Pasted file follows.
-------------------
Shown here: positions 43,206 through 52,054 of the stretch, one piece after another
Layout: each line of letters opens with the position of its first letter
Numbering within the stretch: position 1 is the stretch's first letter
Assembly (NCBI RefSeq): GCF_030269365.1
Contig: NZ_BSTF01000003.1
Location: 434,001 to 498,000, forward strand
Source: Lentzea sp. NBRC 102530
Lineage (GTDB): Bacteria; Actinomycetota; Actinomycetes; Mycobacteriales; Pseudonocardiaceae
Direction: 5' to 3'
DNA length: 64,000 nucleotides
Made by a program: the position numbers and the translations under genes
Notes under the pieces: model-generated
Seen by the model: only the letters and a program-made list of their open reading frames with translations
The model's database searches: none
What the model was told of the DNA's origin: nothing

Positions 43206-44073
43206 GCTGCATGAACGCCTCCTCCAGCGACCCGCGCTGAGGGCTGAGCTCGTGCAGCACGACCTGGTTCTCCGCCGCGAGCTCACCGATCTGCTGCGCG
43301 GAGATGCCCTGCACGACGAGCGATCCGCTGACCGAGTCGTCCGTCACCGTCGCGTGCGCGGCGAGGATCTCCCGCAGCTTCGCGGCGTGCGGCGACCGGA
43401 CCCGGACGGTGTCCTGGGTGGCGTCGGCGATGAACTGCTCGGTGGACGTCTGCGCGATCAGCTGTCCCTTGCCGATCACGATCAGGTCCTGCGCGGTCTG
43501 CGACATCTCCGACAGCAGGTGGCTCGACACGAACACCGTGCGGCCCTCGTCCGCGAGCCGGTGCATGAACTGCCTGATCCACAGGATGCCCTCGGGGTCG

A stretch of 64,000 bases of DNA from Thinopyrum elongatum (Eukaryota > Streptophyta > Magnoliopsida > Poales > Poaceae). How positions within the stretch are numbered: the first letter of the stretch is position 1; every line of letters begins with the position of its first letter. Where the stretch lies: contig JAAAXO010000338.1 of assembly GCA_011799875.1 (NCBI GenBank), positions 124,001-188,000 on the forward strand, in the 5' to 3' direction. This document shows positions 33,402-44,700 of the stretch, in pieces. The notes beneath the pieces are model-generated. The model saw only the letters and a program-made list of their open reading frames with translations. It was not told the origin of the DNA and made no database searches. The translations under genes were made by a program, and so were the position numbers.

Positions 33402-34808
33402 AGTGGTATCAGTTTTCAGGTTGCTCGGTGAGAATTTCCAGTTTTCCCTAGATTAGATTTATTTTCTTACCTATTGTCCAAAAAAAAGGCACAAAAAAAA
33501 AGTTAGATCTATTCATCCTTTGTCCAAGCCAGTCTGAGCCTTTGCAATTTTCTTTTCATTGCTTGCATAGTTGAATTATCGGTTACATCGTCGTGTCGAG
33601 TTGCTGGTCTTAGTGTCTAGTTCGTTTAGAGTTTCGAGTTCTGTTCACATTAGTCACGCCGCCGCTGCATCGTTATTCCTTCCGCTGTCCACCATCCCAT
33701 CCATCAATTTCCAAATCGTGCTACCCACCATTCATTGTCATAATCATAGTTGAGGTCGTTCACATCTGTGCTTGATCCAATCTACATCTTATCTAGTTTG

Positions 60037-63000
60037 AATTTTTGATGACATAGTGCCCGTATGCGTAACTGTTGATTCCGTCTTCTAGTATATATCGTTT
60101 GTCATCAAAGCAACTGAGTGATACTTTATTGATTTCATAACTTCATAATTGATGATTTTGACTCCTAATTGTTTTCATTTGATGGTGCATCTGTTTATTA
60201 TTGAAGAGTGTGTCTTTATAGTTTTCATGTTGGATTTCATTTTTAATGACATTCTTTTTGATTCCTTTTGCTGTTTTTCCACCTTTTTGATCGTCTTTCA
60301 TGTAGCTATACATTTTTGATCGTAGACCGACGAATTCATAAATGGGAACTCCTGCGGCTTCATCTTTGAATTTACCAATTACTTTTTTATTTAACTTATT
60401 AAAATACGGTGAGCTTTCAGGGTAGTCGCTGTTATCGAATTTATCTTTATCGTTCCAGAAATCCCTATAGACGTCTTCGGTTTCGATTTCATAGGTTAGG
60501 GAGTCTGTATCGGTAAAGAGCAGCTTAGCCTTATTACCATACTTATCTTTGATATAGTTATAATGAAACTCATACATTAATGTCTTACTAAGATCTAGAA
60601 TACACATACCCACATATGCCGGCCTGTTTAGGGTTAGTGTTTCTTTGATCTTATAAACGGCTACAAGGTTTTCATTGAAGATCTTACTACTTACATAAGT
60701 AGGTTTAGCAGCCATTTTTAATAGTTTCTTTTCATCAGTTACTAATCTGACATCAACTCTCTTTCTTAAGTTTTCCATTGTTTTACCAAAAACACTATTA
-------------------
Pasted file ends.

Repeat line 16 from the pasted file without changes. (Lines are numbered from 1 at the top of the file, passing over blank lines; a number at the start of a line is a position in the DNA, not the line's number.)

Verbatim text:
Positions 43206-44073